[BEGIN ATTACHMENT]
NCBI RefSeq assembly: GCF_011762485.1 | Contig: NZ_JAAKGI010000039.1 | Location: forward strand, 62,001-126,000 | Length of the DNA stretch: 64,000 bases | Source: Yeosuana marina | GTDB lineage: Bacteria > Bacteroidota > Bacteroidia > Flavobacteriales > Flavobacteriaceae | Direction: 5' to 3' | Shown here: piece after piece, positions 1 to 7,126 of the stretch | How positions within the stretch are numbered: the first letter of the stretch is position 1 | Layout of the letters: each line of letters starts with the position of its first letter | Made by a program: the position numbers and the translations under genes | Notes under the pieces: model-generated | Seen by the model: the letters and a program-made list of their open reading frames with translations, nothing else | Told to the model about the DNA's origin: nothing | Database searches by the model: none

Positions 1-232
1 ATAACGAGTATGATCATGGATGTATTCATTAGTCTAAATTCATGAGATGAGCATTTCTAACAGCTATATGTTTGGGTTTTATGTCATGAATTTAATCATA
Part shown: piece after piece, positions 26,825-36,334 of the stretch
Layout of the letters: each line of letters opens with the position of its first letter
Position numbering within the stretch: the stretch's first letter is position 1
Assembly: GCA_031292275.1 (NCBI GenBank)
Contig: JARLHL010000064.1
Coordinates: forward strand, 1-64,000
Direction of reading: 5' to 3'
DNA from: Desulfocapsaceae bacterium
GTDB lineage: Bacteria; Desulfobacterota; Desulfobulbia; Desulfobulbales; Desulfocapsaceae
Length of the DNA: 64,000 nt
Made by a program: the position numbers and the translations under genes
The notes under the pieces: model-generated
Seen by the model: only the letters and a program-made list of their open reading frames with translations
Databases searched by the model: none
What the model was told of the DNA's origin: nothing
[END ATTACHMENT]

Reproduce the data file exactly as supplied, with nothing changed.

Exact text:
NCBI RefSeq assembly: GCF_011762485.1 | Contig: NZ_JAAKGI010000039.1 | Location: forward strand, 62,001-126,000 | Length of the DNA stretch: 64,000 bases | Source: Yeosuana marina | GTDB lineage: Bacteria > Bacteroidota > Bacteroidia > Flavobacteriales > Flavobacteriaceae | Direction: 5' to 3' | Shown here: piece after piece, positions 1 to 7,126 of the stretch | How positions within the stretch are numbered: the first letter of the stretch is position 1 | Layout of the letters: each line of letters starts with the position of its first letter | Made by a program: the position numbers and the translations under genes | Notes under the pieces: model-generated | Seen by the model: the letters and a program-made list of their open reading frames with translations, nothing else | Told to the model about the DNA's origin: nothing | Database searches by the model: none

Positions 1-232
1 ATAACGAGTATGATCATGGATGTATTCATTAGTCTAAATTCATGAGATGAGCATTTCTAACAGCTATATGTTTGGGTTTTATGTCATGAATTTAATCATA
Part shown: piece after piece, positions 26,825-36,334 of the stretch
Layout of the letters: each line of letters opens with the position of its first letter
Position numbering within the stretch: the stretch's first letter is position 1
Assembly: GCA_031292275.1 (NCBI GenBank)
Contig: JARLHL010000064.1
Coordinates: forward strand, 1-64,000
Direction of reading: 5' to 3'
DNA from: Desulfocapsaceae bacterium
GTDB lineage: Bacteria; Desulfobacterota; Desulfobulbia; Desulfobulbales; Desulfocapsaceae
Length of the DNA: 64,000 nt
Made by a program: the position numbers and the translations under genes
The notes under the pieces: model-generated
Seen by the model: only the letters and a program-made list of their open reading frames with translations
Databases searched by the model: none
What the model was told of the DNA's origin: nothing